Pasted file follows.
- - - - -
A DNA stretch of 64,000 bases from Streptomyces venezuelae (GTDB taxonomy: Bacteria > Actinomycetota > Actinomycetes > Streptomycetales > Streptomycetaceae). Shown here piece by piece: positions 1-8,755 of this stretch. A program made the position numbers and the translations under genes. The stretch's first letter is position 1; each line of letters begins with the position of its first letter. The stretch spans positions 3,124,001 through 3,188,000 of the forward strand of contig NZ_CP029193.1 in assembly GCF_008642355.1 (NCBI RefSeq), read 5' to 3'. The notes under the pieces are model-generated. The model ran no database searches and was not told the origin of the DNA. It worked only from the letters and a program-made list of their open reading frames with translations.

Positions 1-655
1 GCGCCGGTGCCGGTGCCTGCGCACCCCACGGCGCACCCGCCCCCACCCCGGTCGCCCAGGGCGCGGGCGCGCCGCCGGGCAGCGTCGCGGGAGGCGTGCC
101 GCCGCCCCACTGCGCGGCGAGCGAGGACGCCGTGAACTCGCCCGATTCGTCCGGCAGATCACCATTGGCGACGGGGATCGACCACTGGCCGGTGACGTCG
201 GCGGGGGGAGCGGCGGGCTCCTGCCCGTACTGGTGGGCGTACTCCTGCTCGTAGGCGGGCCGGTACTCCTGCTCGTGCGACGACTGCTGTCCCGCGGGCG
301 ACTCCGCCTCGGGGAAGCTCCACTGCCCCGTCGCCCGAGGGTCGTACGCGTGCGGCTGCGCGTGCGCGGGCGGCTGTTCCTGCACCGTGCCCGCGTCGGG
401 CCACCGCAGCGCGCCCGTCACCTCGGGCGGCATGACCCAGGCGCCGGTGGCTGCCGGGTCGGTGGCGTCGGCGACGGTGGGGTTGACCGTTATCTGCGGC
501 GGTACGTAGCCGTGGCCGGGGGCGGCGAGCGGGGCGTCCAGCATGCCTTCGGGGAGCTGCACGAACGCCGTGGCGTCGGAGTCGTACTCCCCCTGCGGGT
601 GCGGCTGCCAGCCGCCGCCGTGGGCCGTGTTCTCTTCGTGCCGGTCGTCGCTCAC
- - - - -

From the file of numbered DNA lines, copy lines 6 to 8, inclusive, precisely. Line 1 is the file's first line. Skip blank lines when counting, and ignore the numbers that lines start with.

301 ACTCCGCCTCGGGGAAGCTCCACTGCCCCGTCGCCCGAGGGTCGTACGCGTGCGGCTGCGCGTGCGCGGGCGGCTGTTCCTGCACCGTGCCCGCGTCGGG
401 CCACCGCAGCGCGCCCGTCACCTCGGGCGGCATGACCCAGGCGCCGGTGGCTGCCGGGTCGGTGGCGTCGGCGACGGTGGGGTTGACCGTTATCTGCGGC
501 GGTACGTAGCCGTGGCCGGGGGCGGCGAGCGGGGCGTCCAGCATGCCTTCGGGGAGCTGCACGAACGCCGTGGCGTCGGAGTCGTACTCCCCCTGCGGGT